Patti Edmon Altered Attic: November 2008

Thursday, November 27, 2008

A Beautiful Day in the Neighborhood

I set out on a pre-Thanksgiving walkabout, part of a 3-week challenge I signed up at the last possible moment. The program was developed by Marguerite Bryant and I read about it on a post, I think on Creative Every Day. 
Her method blends daily morning pages (remember Julia Cameron's groundbreaking stream-of-consciousness cleansing) and art journaling, prayer, partnering with buddies, with a focus on a creative goal. Mine is to stop worrying about what I didn't do, ran out of time for, left unfinished on the table... Take a 30 minute walk? I could do a wash on the series of three canvases I'm starting; I could wrap my mind around the two swaps I've stalled on... I could start a blog post.... It's well documented that writers and artists walk, though, and my feet are in good enough shape to facilitate so I grabbed my camera and, as my bff Karen does daily, took a time out to renew my vision.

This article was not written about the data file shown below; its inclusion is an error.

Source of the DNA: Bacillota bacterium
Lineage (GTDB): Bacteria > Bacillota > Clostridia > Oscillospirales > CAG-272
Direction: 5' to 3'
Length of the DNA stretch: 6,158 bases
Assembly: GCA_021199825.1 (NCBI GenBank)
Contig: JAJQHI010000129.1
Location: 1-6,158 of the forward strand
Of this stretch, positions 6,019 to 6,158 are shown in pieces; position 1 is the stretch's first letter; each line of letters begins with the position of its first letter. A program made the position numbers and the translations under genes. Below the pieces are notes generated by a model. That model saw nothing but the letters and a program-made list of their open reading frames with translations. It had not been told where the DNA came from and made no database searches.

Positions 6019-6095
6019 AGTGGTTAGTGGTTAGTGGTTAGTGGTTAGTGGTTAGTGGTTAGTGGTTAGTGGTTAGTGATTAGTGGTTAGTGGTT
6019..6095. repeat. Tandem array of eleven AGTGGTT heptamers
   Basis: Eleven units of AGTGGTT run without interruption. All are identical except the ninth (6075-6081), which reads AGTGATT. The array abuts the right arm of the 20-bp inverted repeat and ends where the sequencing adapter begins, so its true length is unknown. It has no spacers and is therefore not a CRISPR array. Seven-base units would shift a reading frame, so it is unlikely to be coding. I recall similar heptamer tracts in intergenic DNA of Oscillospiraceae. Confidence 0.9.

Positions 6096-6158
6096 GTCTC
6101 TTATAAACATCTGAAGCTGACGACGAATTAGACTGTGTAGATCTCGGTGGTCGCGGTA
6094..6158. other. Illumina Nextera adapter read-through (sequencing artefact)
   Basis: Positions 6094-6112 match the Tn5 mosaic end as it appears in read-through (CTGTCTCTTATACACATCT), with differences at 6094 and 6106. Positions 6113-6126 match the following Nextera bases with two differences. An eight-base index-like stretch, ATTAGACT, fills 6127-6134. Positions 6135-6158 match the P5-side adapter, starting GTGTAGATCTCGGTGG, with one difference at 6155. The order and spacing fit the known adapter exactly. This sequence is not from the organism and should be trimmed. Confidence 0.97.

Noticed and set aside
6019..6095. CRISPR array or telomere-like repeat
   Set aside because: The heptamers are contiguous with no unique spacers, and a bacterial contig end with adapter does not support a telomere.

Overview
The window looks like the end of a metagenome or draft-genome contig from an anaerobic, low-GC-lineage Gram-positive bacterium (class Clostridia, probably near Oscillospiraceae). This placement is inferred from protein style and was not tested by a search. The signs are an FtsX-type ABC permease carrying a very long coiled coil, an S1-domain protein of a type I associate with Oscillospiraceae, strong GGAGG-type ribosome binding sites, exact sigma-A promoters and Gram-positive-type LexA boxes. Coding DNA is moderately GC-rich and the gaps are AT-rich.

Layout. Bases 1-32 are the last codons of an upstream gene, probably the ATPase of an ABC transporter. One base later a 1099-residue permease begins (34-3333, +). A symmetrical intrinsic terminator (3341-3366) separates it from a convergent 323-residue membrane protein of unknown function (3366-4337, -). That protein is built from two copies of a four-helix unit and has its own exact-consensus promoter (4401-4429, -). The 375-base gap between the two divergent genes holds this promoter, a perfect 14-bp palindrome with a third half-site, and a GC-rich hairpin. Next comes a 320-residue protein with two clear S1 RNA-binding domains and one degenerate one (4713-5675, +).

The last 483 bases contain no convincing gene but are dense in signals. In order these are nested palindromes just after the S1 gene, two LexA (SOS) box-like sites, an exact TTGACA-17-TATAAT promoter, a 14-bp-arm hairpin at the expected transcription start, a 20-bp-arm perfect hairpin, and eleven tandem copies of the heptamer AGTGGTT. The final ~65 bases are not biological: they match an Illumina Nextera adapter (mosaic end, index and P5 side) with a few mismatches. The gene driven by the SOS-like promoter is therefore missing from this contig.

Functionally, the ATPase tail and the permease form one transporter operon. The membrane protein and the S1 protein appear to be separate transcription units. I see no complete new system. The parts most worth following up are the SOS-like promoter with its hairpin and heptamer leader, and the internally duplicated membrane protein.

So, I ended up walking way longer than 30 minutes and finding some interesting angles and objects to photograph, though I've combed these streets hundreds of times before. Our neighborhood occupies the eastern edge of downtown Lexington. It's a historic blend of towering Victorian four-squares, smaller Arts & Crafts with really cool architectural detail; a park and Greek Revival Mansion in the center was once the estate for Colonel John Todd who was mortally wounded at the Battle of Blue Licks in 1782. Acquired by the Bell family in 1842, the Greek Revival mansion is the scene of countless weddings, anniversary and holiday parties and, our chili cook-off and Harvest Feast that are the platform for our neighborhood association's annual meeting.